The texture of the food we eat seems to largely determine what food and what not, regardless of its taste. For example, rice pudding, with its consistency, is disliked by many Asian consumers. In contrast, Westerners often dislike fermented black natto, which has an odd consistency.
The others, without going too far, are almost sea snot for many people; and for others, a delicacy. Without forgetting that moods are also involved in all this.
Food and mood
If we want to improve our mood, we will choose some textures over others when it comes to what we eat. So what we eat to lift our spirits is usually smooth in texture , like mashed potatoes or pudding. In fact, most people associate these textures with being nutritious and comforting.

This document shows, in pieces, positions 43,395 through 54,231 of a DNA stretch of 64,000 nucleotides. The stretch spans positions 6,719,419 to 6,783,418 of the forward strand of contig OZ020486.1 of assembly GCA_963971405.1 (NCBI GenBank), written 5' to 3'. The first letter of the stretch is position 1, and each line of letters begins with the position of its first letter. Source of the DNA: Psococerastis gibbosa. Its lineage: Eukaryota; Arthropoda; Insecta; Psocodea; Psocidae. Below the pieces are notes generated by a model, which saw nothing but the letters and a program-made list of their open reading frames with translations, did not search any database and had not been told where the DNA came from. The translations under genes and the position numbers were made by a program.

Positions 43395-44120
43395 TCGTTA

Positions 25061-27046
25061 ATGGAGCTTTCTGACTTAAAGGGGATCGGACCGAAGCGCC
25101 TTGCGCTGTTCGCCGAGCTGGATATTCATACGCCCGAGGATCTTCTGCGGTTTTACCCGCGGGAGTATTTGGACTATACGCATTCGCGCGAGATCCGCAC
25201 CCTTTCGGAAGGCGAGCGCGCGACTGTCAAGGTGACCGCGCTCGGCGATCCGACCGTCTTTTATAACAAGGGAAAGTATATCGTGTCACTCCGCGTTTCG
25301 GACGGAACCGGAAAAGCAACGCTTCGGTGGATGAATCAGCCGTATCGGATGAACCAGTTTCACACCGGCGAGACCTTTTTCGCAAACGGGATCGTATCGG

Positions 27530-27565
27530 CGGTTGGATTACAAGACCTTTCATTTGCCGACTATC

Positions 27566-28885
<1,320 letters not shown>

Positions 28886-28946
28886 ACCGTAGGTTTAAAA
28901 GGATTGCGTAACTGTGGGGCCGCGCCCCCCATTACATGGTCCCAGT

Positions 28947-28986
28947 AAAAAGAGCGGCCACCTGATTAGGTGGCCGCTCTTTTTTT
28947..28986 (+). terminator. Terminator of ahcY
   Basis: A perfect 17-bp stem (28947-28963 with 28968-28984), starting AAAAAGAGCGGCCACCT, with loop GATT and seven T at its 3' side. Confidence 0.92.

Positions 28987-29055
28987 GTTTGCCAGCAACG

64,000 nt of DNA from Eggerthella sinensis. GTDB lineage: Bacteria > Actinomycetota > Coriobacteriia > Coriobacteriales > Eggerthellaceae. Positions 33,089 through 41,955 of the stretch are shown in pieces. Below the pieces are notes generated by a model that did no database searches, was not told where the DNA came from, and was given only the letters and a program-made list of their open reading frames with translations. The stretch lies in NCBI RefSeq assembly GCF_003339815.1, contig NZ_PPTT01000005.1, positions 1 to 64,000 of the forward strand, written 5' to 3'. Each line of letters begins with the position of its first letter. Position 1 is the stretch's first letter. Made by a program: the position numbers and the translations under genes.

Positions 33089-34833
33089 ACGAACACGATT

That is why more and more chefs take textures into account, or mix them in a certain way in the same dish. As Charles Spence abounds in this in his book Gastrophysics :
Naturally, the properties of textures (oral and somatosensory) can also be a fundamental part of what we find pleasant in the foods we like. Indeed, several researchers believe that they are an essential part of the appeal of chocolate, one of the few foods that melt at mouth temperature (just eat a piece of chocolate very cold and another hot to tell the difference).
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